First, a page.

INDEPENDENCE: Cavaliers coach Tyronn Lue might have three words to say to his counterpart, Mike Brown of the Golden State Warriors, when they see one another before the start of the NBA Finals on Thursday.Here’s the cash.“Mike, I owe him $100 from when I was a rookie,” Lue said Saturday afternoon at Cleveland Clinic Courts. “That’s all I ever know about Mike. I tried to pay him and he wouldn’t take the money so he says I always owe him. He’s always been a great guy.”So what happened exactly for an NBA assistant coach to get a heads-up on a young player?“Yeah, he was with the Spurs and I was with the Lakers and we had a little shooting contest and I lost,” Lue said. “He wouldn’t take the money so from now on 19 years in a row he always says, ‘You owe me $100.’ He won’t take the money.”The bet involved Lue’s ability to shoot and the Cavs coach was clear Brown didn’t beat him in a shooting contest.“He didn’t beat me,” he said. “I just missed some shots. He didn’t outshoot me, no.”The timing of the shooting contest might be a little foggy in Lue’s memory. Lue was a rookie with the Lakers in the 1998-99 season and Brown was beginning his professional career with the Washington Wizards.Brown said he hasn’t forgotten about the wager, though. “I’m glad he finally admitted that he owes me money because for many years he wouldn’t admit that he owed me money,” Brown said of Lue after the Warriors finished practice on Saturday. “He does owe me $100, and since he got his new deal hopefully he can afford to pay me now. I asked him many time for it but he’s denied it. He’s denied that the game ever took place.”Brown said he’s glad Lue is finally prepared to pay off his debt.“I think what it has to do with, it has to do with the fact he’s got a nice, long, fat contract with the Cavs and he realizes that he can finally afford to pay me the money that he owes me for the shooting game back in 2000 or whenever it was,” Brown said with a grin.Brown said he doesn’t remember any other details about the wager.“I don’t even remember,” he said. “That was back when I was in shape and a good shooter. He’d kill me now.”Friendly wager aside, mutual respect remains.“[I’ve] always been close to Mike and I like Mike a lot, respect him a lot, had a chance to work his son [Elijah] out a lot at Impact in [Las] Vegas over the summer, so Mike is a good guy and I like and respect him a lot,” Lue said.And the job Brown is doing with the Warriors as their acting coach with Steve Kerr sidelined for health reasons?“I haven’t gotten that far yet,” Lue said, “but I know he’s doing a great job.”Enjoying the rideThe two newest members of the Cavs came to Cleveland well after the season began with one goal — to collect a ring.Veterans Deron Williams (12 years), who came from the Dallas Mavericks, and Kyle Kor­ver (14 years), who arrived in a trade from the Atlanta Hawks, have never played in the NBA Finals, and Lue is happy to see them finally reach that goal.“It’s good to see great players like that and players who have been around the league for a long time get a chance to go to the Finals and actually come to our team and want to be a part of it,” Lue said. “And we make it for those guys. So I’m excited they’re going to be there, and you can see those guys being veterans and understanding the game, what we need from those guys and hopefully it shows in the Finals.”Teammate Richard Jefferson offered some advice. Family and friends, he suggested, should be kept at a distance so the players can focus.“You’ve worked 14 years and people have supported you so, yes, come to the game,” he said after Game 5 of the Eastern Conference finals. “But as far as having 10 people in your house, this is a one time when I would tell any human being to be as selfish as you possibly can be …”George M. Thomas can be reached at gmthomas@thebeaconjournal.com. Read the Cavs blog at www.ohio.com/cavs. Follow him on Twitter at www.twitter.com/GeorgeThomasABJ. More...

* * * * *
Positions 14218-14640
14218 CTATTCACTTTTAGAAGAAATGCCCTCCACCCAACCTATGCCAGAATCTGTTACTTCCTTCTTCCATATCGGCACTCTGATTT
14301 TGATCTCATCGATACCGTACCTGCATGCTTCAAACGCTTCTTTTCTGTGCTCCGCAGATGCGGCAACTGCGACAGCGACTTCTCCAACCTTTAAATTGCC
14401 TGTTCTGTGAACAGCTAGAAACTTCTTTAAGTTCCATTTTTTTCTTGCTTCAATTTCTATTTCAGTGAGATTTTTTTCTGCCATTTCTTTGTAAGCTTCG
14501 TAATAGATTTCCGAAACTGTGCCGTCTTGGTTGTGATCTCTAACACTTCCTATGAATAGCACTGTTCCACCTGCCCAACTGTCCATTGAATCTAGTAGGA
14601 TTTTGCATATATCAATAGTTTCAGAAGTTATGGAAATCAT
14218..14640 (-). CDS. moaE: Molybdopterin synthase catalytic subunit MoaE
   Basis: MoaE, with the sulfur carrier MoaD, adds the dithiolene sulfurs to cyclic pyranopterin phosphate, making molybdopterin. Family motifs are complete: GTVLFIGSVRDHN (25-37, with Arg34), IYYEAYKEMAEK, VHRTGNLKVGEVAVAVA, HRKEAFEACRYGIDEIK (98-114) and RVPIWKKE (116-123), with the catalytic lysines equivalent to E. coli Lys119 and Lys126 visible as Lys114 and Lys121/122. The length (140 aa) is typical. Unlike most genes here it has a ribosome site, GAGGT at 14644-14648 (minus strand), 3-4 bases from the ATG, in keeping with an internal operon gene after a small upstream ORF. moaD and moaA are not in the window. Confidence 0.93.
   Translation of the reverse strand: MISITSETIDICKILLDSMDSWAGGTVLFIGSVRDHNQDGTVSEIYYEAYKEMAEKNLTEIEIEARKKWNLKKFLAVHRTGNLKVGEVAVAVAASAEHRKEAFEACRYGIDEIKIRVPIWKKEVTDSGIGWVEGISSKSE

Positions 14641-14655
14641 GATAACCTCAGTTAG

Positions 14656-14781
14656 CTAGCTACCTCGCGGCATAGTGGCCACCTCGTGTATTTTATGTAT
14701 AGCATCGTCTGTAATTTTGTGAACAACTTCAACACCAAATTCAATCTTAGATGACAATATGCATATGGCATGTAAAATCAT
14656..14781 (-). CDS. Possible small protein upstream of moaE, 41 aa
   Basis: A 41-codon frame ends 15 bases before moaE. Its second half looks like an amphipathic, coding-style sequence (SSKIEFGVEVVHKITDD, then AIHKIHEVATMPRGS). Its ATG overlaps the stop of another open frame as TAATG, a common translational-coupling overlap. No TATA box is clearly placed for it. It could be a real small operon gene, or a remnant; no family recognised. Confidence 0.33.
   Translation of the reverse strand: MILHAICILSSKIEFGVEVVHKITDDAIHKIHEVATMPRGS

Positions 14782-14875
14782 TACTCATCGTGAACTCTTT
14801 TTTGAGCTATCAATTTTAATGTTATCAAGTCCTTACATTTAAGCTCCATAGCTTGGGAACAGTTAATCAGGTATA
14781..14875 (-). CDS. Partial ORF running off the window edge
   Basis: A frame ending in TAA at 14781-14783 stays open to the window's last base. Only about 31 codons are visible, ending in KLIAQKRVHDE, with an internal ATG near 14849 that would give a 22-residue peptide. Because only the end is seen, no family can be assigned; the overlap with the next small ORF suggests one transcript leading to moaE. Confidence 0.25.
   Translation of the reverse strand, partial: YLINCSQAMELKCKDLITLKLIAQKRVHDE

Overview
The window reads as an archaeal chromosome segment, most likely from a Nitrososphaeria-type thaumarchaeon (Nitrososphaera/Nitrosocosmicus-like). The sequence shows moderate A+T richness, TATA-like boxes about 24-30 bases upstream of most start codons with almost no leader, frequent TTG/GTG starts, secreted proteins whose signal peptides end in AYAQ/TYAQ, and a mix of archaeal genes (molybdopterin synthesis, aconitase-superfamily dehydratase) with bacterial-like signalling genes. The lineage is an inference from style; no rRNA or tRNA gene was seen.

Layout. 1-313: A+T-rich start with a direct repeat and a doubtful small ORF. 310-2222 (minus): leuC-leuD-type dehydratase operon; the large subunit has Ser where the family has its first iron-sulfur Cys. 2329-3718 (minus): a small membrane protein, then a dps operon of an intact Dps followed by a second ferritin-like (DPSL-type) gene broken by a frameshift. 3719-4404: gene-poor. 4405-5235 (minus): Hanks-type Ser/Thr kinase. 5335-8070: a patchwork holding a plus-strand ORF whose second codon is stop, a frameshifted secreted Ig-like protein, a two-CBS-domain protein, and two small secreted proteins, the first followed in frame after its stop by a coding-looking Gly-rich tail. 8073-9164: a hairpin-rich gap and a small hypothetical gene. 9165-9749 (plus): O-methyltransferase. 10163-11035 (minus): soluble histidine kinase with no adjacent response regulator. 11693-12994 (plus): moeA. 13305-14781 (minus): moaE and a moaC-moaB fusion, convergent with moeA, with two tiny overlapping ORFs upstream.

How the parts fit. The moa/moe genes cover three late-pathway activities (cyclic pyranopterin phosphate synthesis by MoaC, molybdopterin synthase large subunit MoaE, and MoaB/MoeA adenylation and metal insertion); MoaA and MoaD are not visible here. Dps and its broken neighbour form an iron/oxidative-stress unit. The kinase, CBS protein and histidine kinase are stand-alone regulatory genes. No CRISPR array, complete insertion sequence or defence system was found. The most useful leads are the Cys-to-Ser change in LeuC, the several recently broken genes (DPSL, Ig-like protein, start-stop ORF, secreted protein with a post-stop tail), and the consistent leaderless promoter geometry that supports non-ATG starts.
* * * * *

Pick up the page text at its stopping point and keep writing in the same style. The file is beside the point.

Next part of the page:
4. Indians notebook: Indians unveil Frank Robinson statue; Corey Kluber could return to rotation on ThursdaySun, 28 May 2017 03:15:31 +0000
    CLEVELAND: The Indians on Saturday celebrated Frank Robinson’s contributions to the game of baseball and unveiled a statue in his honor in the middle of Heritage Park.Robinson became the first African-American manager in the major leagues as a player-manager with the Indians in 1975. He also had a hall-of-fame career as a player, winning two MVPs, a Triple Crown and belting 586 home runs.But it was his role in integrating and bettering the culture of the game that stands as Robinson’s lasting impact on baseball.“Today is extra special because of the social significance, commemorating the role the game of baseball and one of its all-time greats played in affecting social change in our country,” Indians owner Paul Dolan said. “We welcome Frank Robinson and his family and all the special guests who are here with us today.”In attendance were many of baseball’s pioneers and all-time greats, including Hank Aaron. Jackie Robinson’s daughter, Sharon, was also in attendance.“Thank you to the Cleveland Indians, this city, the fans of the Indians, and to the Dolan family,” Robinson said. “It is a great day here. I didn’t think I would see this day, but it is wonderful to be here.”Robinson also joked that the statue looked good, despite what he gave the sculptor to work with.“It’s a great piece of artwork. I don’t know how you were able to do it with what you had to work with,” Robinson said. “Thank you very much for making me look good. I appreciate this day and I’ll enjoy it for the rest of my life. Thank you.”Coming attractionIndians ace Corey Kluber is close to returning to the starting rotation as he rehabs from a strained lower back.Kluber threw 47 pitches in a rehab assignment for the RubberDucks on Friday night and was so efficient he needed to finish his outing in the bullpen. He reported normal post-start soreness on Saturday, a positive sign that the back issue that has plagued him for most of the regular season should be behind him.The club has yet to finalize the plan but Indians manager Terry Francona said Kluber’s next start will be with the Indians and will most likely come on Thursday against the Oakland Athletics.“We have so many days off coming off after that point that I’d like to sit with [pitching coach Mickey Callaway] and the other guys and kind of map out what’s in our best interest, putting some parameters in place like just who we’re playing, the days off, all those things,” Francona said. “We haven’t fit all those things together yet, but he will pitch for us.”Kluber has dealt with back stiffness since at least his second start of the season against the Arizona Diamondbacks. He pitched through the discomfort until it became too much to handle in a start in the cold against Detroit earlier this month. For Kluber, he began to walk the line between playing through the pain and trying to push something to the point of possibly hurting the club, not to mention himself.“I think that’s obviously the point we got to,” Kluber said. “We tried for a while to kind of manage it and figure out ways to still be able to go out there and pitch and stuff. It kind of just got the point where, little by little, it got worse. It kind of got to the point where I wasn’t doing myself any favors, I wasn’t doing the team any favors by kind of guessing every time out how it was going to react.”When Francona took Kluber out in Detroit, he knew something was off.“When he came off the field in Detroit, when Mickey made that trip to the mound, he came off and he said, ‘This isn’t good,’ ” Francona said. “So when he came off the field, I went down into the tunnel with him and I could tell. It had just gotten to the point that something needed to be done.”Ryan Lewis can be reached at rlewis@thebeaconjournal.com. Read the Indians blog at www.ohio.com/indians. Follow him on Twitter at www.twitter.com/RyanLewisABJ. More...